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Tallinn Music Week 2019 review: 'We All Value Being European' | reviews, news & interviews

Tallinn Music Week 2019 review: 'We All Value Being European'

Tallinn Music Week 2019 review: 'We All Value Being European'

A much-needed reminder that creativity thrives without barriers

Yegor Shkutko, of Belarus’s Molchat Doma, in full flow at Tallinn Music Week 2019Tallinn Music Week/Sven Tupits

“We like people here in Estonia. I think we all here very much value being European. To all our British friends, we know that the offer of e-residency has been ticking-up constantly. You can find a sure foothold for your business here in Estonia. There’s enough space, please come.”

In her welcome speech at Tallinn Music Week 2019, Estonia’s President Kersti Kaljulaid (pictured below right, photograph by Aron Urb) was unequivocal about how she sees her country. “Estonia is the creative hub of Europe,” she also said. “It’s an innovation-driven society. You are very welcome to set up your creative new companies, to use our e-residency offer which I think is just perfect for an independent creative person who wants to concentrate on the European market. Our digital offer allows you to be European…even in the case when you happen to be from the UK.”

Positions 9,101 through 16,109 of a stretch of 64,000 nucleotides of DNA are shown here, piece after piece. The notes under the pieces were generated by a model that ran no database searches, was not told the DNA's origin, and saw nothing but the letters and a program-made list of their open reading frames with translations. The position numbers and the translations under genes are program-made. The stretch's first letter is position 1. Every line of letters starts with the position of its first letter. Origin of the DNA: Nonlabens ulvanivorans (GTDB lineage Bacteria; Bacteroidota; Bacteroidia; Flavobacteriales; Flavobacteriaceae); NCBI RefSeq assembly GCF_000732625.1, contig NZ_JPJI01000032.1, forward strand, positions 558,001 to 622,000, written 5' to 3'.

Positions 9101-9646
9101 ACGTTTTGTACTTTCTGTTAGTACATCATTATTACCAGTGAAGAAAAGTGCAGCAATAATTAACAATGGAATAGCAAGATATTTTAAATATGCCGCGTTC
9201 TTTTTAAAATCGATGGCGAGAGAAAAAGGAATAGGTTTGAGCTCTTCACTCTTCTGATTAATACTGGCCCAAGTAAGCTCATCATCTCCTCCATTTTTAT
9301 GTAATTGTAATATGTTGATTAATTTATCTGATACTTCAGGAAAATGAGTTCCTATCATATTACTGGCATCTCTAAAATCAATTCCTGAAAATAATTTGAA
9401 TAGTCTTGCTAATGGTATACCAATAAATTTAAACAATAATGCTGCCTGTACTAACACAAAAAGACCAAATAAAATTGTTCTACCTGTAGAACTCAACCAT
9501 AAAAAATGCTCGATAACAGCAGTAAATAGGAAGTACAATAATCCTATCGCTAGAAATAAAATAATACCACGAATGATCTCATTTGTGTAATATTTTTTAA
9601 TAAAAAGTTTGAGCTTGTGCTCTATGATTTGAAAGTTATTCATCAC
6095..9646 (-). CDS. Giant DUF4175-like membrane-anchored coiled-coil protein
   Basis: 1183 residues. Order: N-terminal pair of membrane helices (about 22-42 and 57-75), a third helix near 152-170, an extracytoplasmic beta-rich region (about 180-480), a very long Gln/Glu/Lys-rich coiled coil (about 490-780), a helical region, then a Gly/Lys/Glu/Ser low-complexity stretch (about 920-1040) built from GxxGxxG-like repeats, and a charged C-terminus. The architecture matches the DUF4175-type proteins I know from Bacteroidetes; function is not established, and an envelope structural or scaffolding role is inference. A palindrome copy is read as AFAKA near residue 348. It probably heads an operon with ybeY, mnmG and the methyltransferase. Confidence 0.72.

Tallinn Music Week 2019_President Kersti Kaljulaid_ Aron UrbOpen, integral to Europe and welcoming. Forward-looking too. In Estonia’s capital, the President laid-out her vision during the afternoon of Friday 29 March, the day originally scheduled for Britain’s exit from the European Union. The gathering she addressed at the Eesti Kunstiakadeemia – The Estonian Academy of Arts – included people from all facets of the creative industry that is music, amongst them booking agents, designers, heads of festivals, journalists, metadata crunchers and, naturally, composers and musicians. Whether from Europe as a cohesive entity or Canada, Japan and elsewhere, everyone’s presence was assisted by a modern, pragmatic attitude to borders.